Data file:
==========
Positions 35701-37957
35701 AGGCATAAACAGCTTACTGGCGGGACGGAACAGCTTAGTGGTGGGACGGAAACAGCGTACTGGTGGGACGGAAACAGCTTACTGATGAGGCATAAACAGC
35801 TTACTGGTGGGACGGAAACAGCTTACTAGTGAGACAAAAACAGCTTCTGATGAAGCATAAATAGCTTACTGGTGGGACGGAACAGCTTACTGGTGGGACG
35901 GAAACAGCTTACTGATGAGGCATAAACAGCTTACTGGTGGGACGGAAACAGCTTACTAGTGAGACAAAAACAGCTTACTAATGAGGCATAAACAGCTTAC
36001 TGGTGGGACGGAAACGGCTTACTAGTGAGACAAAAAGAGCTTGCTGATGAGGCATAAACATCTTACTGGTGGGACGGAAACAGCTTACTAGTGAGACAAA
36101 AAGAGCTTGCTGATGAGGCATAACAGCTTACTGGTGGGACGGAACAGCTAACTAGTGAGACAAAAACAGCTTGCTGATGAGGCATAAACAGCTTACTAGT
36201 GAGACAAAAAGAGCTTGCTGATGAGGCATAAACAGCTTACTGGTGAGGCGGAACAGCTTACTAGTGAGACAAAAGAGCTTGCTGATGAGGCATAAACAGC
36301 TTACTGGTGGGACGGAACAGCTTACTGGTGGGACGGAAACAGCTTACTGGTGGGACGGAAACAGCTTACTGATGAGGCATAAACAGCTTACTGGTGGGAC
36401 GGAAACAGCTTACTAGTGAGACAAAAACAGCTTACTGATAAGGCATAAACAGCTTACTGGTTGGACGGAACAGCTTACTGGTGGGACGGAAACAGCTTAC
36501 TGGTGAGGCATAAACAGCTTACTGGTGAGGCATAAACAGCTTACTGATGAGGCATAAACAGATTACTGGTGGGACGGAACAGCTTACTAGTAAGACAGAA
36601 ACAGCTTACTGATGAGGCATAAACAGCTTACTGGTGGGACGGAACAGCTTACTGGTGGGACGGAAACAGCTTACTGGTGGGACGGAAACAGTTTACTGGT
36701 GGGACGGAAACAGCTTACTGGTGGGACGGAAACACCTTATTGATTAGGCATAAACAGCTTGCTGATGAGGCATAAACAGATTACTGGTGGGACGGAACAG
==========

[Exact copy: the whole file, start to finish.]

Positions 35701-37957
35701 AGGCATAAACAGCTTACTGGCGGGACGGAACAGCTTAGTGGTGGGACGGAAACAGCGTACTGGTGGGACGGAAACAGCTTACTGATGAGGCATAAACAGC
35801 TTACTGGTGGGACGGAAACAGCTTACTAGTGAGACAAAAACAGCTTCTGATGAAGCATAAATAGCTTACTGGTGGGACGGAACAGCTTACTGGTGGGACG
35901 GAAACAGCTTACTGATGAGGCATAAACAGCTTACTGGTGGGACGGAAACAGCTTACTAGTGAGACAAAAACAGCTTACTAATGAGGCATAAACAGCTTAC
36001 TGGTGGGACGGAAACGGCTTACTAGTGAGACAAAAAGAGCTTGCTGATGAGGCATAAACATCTTACTGGTGGGACGGAAACAGCTTACTAGTGAGACAAA
36101 AAGAGCTTGCTGATGAGGCATAACAGCTTACTGGTGGGACGGAACAGCTAACTAGTGAGACAAAAACAGCTTGCTGATGAGGCATAAACAGCTTACTAGT
36201 GAGACAAAAAGAGCTTGCTGATGAGGCATAAACAGCTTACTGGTGAGGCGGAACAGCTTACTAGTGAGACAAAAGAGCTTGCTGATGAGGCATAAACAGC
36301 TTACTGGTGGGACGGAACAGCTTACTGGTGGGACGGAAACAGCTTACTGGTGGGACGGAAACAGCTTACTGATGAGGCATAAACAGCTTACTGGTGGGAC
36401 GGAAACAGCTTACTAGTGAGACAAAAACAGCTTACTGATAAGGCATAAACAGCTTACTGGTTGGACGGAACAGCTTACTGGTGGGACGGAAACAGCTTAC
36501 TGGTGAGGCATAAACAGCTTACTGGTGAGGCATAAACAGCTTACTGATGAGGCATAAACAGATTACTGGTGGGACGGAACAGCTTACTAGTAAGACAGAA
36601 ACAGCTTACTGATGAGGCATAAACAGCTTACTGGTGGGACGGAACAGCTTACTGGTGGGACGGAAACAGCTTACTGGTGGGACGGAAACAGTTTACTGGT
36701 GGGACGGAAACAGCTTACTGGTGGGACGGAAACACCTTATTGATTAGGCATAAACAGCTTGCTGATGAGGCATAAACAGATTACTGGTGGGACGGAACAG